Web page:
10 Albums That Changed My Life: Bernie Tormé

Bernie Tormé passed away on Sunday, March 17, 2019. Two years ago, he gave Goldmine the 10 Albums That Changed His Life.
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 Bernie Tormé. Publicity photo.

Bernie Tormé. Publicity photo.

Bernie Tormé began his career as a guitarist in a local Dublin band called The Urge in the early 1970s. He then moved to London, and performed and produced rock music ranging from early punk to heavy metal.

Tormé is probably best known for his stint with Deep Purple vocalist Ian Gillan’s solo band, and a handful of gigs with Ozzy Osbourne immediately after Randy Rhoads’ death. However, it’s Tormé’s solo work (under various monikers) that deserves more of the recognition.

Tormé managed his own record label, Retrowrek Records, and recording studios, Barnroom Studios, in Kent, England in the later years of his life.

Tormé passed away on March 17, 2019.

Here are the 10 albums that changed his life (compiled by editor Patrick Prince).

[This 10 Albums article originally ran in the February 2017 print edition.]

The Beatles, Beatles For Sale

So many great Beatles albums but this is the one for me, mostly because of those three great songs at the beginning: “No Reply” “I‘m A Loser” and “Baby’s In Black.” Mostly John Lennon though. “Baby’s In Black” was apparently a 50/50 co-write with McCartney. Those songs changed so much subject-wise in popular music: from pop fluff to dark depression and paranoia.

The Rolling Stones, Aftermath

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“Out Of Our Heads,” which was just before this and mostly R&B covers, was great too, but “Aftermath” was on a totally different plane and just knocked the ball right out of the park. Quintessentially English (and I mean that as a compliment even though I’m an Irishman!), from the ‘Oi’ at the end of “Mother’s Little Helper” to the tudoresque “Lady Jane,” all of that going on plus the very long “Goin’ Home” jam: that was the first rock jam I ever heard. The concept of the rock/blues jam has led me so pleasantly astray so many times since I’m still trying to find my way home!

The Yardbirds, Roger The Engineer 

This for me is about the guitar playing and sound. Jeff Beck’s sound and playing were so different and so new. When this album came out I just lapped it up and learnt all I could. I must be on my third or fourth copy by now! Still learning, but luckily I still do it so badly I’ll always sound like me and not like Jeff, and thereby retain my questionable integrity and identity!

John Mayall & The Bluesbreakers, 'The Beano Album'

Really such an iconic album, which had more influence on guitar players on this side of the pond than any other. Stupendous guitar playing and sound — even if Eric was just channeling Freddie King in his own mind, he did it in such an inspired way as to make it new born and with a great band, too. Eric’s solo on “Have You Heard” is just incomparable.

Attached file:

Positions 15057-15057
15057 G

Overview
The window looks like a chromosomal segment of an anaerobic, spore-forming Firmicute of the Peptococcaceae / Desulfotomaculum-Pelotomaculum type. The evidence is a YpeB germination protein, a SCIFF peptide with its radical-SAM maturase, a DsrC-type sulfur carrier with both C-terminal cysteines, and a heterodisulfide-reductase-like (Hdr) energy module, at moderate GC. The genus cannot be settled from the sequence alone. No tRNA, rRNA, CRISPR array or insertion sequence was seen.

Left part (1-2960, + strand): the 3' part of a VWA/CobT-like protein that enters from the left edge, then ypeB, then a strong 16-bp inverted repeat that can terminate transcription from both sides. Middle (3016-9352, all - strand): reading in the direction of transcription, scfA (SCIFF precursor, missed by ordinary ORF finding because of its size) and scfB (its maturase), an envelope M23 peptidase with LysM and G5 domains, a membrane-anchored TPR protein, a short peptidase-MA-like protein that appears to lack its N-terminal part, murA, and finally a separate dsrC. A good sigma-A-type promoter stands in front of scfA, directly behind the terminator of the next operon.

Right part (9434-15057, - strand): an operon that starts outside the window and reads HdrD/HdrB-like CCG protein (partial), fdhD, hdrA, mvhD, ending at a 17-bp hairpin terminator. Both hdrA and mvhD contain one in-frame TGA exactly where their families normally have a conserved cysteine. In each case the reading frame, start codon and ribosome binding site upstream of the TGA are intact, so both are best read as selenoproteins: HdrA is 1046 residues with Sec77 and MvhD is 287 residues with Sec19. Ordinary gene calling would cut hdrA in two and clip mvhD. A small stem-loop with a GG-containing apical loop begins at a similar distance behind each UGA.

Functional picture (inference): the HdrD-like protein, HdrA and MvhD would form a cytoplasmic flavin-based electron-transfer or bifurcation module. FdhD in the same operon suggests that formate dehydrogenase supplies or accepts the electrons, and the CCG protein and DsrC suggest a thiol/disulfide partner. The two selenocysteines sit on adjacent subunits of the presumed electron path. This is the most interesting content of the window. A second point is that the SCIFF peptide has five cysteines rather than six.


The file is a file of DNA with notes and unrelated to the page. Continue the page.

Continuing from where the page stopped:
Cream, Wheels of Fire

Again for me this is about the jamming. I loved all the first three Cream albums, I bought them religiously the week they were released, “Fresh Cream,” “Disraeli Gears” and then “Wheels Of Fire.” While the “Wheels” studio LP was OK, though not as good IMO as “Disraeli Gears,” the “Wheels” (Live at the Fillmore) LP with “Crossroads” and “Spoonful” was just ... WOW!

Jimi Hendrix, Are You Experienced 

Chosen for the sound and the songs and the playing. I bought this the day it was released in ’67, having already seen Jimi on Top Of The Pops. He just blew me away. I took this home, played it, and thought it was the ugliest, nastiest sounding record I had ever heard, it gave me a headache! I hated it! It took quite a few days of listening to the grinding, wailing and sonic destruction, to realize it was a thing of pure beauty.

Bob Dylan, Another Side of Bob Dylan

A lot of people I know still don’t get Dylan. But all of that is nonsense. This is true genius. So many great songs, lyrics, melodies, and so what if the guitar playing is sometimes a bit dodgy? It’s the ability to nail you emotionally to the wall, the complete conviction in the performance, just incredible. “Chimes Of Freedom” is probably my all-time favorite recording; it should be the earth’s national anthem.

Iggy Pop, Lust For Life

I had to include an Iggy album, no other reason than it was Iggy! A different approach to how you do an album, and it really worked.

Taste, Taste 

Taste was Rory Gallagher’s first band, and this was so important for me because here was an Irish guy in a great band doing great blues-based music. I got this album again recently and it’s still great. I saw them live in ’68 in Dublin in a club, about six people in the audience, and Rory and the band just did a fantastic energetic emotional set just the same, humbling. I still wish I could be that professional!

Incredible String Band, 5000 Spirits or the Layers of the Onion

Back to those heady hippy days when people played instruments made of inflated goatskin with a string on it and sang about clouds! Great album. And again completely different, mixing Celtic, eastern and bluegrass ... world music before there was world music.

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